94 F3d 655 Hance v. M Karlis
94 F.3d 655
William Stephen HANCE, Kathryn Mary Colgin, Plaintiffs-Appellants,
Regina M. KARLIS, Mel Powers, Alvaro Edward Corredor,
Cynthia Guthrie, Plaintiffs,
ARKANSAS VALLEY AVIATION, INC., doing business as Mountain
Flight Center, Inc., Defendant-Appellee.
William Stephen HANCE, Kathryn Mary Colgin, Mel Powers,
Alvaro Edward Corredor, Cynthia Guthrie, Plaintiffs,
Regina M. KARLIS, Plaintiff-Appellant,
ARKANSAS VALLEY AVIATION, INC., doing business as Mountain
Flight Center, Inc., Defendant-Appellee.
William Stephen HANCE, Regina M. Karlis, Kathryn Mary
Mel POWERS, Alvaro Edward Corredor, Cynthia Guthrie, Plaintiffs,
ARKANSAS VALLEY AVIATION, INC., doing business as Mountain
Flight Center, Inc., Defendant-Appellant.
Nos. 93-1411, 93-1483, 93-1503, 93-1421, 93-1487, 93-1432
United States Court of Appeals, Tenth Circuit.
June 28, 1996.
NOTICE: Although citation of unpublished opinions remains unfavored, unpublished opinions may now be cited if the opinion has persuasive value on a material issue, and a copy is attached to the citing document or, if cited in oral argument, copies are furnished to the Court and all parties. See General Order of November 29, 1993, suspending 10th Cir. Rule 36.3 until December 31, 1995, or further order.
Before TACHA, Circuit Judge, HOLLOWAY, Senior Circuit Judge, and BURRAGE*, District Judge.
ORDER AND JUDGMENT**
BURRAGE, District Judge, Sitting by Assignment.
This appeal arises from the district court's Order entered September 14, 1993, granting summary judgment in favor of the Defendant Arkansas Valley Aviation, Inc. ("Defendant") and against Plaintiffs Williams Steven Hance, Kathryn Mary Colgin, and Regina M. Karlis (hereinafter collectively referred to as "Plaintiffs"). Defendant has also filed a cross-appeal, alleging various errors of law which allegedly arose during the trial on the issue of liability which occurred prior to the district court's granting of summary judgment in favor of the Defendant. This Court exercises appropriate jurisdiction over this matter pursuant to 28 U.S.C. § 1291.1
Plaintiffs' action based in negligence arises out of the crash of an aircraft at the Telluride Airport in Telluride, Colorado occurring on December 29, 1987. The pilot of the aircraft was Alvaro Edward Corredor with passengers Hance, Colgin, Karlis, Cynthia Guthrie, and Mel Powers aboard the aircraft. Plaintiffs' ill-fated flight originated from Houston, Texas with a final destination of Telluride, Colorado. Prior to departing from Houston, Corredor contacted authorities at both the Telluride Airport and Federal Aviation Administration to determine the runway and weather conditions at the Telluride Airport. Corredor testified, and the record reveals little to contradict such testimony, that Defendant, as the fixed base operator of the Telluride Airport did not reveal to Corredor any adverse icy runway conditions.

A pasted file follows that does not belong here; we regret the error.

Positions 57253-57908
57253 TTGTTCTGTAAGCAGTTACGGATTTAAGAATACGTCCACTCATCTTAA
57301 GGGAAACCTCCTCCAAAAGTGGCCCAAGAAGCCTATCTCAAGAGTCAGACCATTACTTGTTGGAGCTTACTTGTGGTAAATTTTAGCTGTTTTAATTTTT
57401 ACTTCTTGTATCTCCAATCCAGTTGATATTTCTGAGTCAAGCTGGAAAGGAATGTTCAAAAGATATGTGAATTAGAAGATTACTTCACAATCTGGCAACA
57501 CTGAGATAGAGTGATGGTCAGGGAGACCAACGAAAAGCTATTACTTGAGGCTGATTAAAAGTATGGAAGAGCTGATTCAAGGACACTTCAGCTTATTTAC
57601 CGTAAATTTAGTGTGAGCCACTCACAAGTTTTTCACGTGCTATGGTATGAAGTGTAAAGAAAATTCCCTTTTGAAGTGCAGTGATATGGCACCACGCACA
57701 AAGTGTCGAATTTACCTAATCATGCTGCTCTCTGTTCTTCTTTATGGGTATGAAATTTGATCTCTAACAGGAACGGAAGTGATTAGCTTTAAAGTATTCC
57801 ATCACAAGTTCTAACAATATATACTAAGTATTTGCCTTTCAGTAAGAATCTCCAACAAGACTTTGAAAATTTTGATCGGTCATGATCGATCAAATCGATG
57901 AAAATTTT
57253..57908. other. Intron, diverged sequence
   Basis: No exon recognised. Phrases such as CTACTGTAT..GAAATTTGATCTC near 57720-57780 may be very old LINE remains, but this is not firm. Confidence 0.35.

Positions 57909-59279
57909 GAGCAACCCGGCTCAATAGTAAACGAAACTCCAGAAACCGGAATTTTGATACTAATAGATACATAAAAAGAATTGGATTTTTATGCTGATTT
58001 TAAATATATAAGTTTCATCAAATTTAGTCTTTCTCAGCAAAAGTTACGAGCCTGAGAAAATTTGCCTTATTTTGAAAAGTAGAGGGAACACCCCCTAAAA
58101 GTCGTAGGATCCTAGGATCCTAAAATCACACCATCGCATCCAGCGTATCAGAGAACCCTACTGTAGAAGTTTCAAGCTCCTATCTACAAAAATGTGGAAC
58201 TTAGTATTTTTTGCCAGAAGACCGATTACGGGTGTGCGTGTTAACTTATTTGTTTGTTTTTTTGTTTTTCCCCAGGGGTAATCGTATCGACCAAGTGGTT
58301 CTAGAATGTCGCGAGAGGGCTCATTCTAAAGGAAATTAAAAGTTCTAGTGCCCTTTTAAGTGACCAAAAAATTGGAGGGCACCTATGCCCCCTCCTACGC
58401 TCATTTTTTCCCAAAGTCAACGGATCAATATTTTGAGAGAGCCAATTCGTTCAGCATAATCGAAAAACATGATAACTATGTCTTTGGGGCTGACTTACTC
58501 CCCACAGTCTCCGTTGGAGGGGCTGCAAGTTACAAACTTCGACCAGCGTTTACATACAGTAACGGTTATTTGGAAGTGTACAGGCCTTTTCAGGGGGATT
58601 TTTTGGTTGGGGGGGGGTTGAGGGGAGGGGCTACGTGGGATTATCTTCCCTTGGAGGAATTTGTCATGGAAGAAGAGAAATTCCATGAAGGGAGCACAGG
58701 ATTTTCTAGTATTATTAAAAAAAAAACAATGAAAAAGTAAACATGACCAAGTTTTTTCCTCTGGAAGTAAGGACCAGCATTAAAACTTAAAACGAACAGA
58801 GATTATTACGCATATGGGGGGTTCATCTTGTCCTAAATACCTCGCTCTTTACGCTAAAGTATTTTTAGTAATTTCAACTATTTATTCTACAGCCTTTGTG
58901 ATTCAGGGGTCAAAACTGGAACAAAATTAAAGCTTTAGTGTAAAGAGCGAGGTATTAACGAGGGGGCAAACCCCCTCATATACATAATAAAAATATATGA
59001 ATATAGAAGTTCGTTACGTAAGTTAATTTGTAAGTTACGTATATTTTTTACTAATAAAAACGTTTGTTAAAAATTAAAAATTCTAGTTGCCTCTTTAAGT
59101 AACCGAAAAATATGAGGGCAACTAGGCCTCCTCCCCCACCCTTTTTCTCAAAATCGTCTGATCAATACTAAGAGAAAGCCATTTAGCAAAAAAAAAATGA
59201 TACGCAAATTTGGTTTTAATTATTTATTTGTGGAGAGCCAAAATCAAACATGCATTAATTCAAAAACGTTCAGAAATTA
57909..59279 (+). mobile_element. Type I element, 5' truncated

Plaintiffs offered the testimony of Mr. Gary Filippelli ("Filippelli"), a former employee of the Defendant, as support for their contention that Defendant misrepresented runway conditions to incoming pilots to increase the number of take-offs and landings in an effort to increase profits and to meet quotas to procure federal funding for the airport. Filippelli testified that failure to give runway conditions was providing "incomplete information" to incoming pilots which led to a continuing disagreement between he and airport officials.
On the date of the accident, Corredor attempted to land the aircraft at Telluride Airport, the aircraft left the runway, crashed down a cliff, and collided with a dirt embankment and trees. Corredor and the passengers all suffered injuries as a result of this accident.
An investigation by the National Transportation Safety Board ("NTSB") and by counsel retained by the passengers of the aircraft attributed the cause of the accident to pilot error. During these investigations, the passengers allege that neither Defendant nor Defendant's employees revealed the failure to warn Corredor of the conditions at the airport. Based upon the conclusions of these investigations, Colgin and Karlis filed suit in 1989 against Corredor, Chemical Financial Corp., the owner of the aircraft and Corredor's employer. Hance, Guthrie and Powers made direct claims against Corredor's insurance carrier. The insurance carrier accepted liability for the accident and settled the claims of the passengers.
Corredor investigated further into the circumstances surrounding the accident and Defendant's actions in advising or failing to advise Corredor of the runway conditions. Based upon this investigation, Corredor, Powers, and Guthrie commenced an action against Defendant on December 29, 1989. Thereafter, Plaintiffs requested permission from the district court to amend the complaint to add them as party plaintiffs. This request was denied. Consequently on September 5, 1991, Plaintiffs commenced a separate action against Defendant.2
In this action, the parties stipulated to bifurcation of liability and damage issues. A trial on liability was conducted in June of 1993, with the jury returning a verdict in favor of the Plaintiffs, finding Defendant 75% liable and Corredor 25% liable for the accident. Thereafter, prior to a trial on damages, Plaintiffs filed a motion for summary judgment regarding Defendant's affirmative defense of expiration of the applicable statute of limitations. Defendant filed a cross-motion on the same issues and on the additional matter of the propriety of the district court permitting the testimony of a witness at the liability phase of the trial. Summary judgment was entered in favor of the Defendant on September 14, 1993 and, as a result, no damage determination was rendered.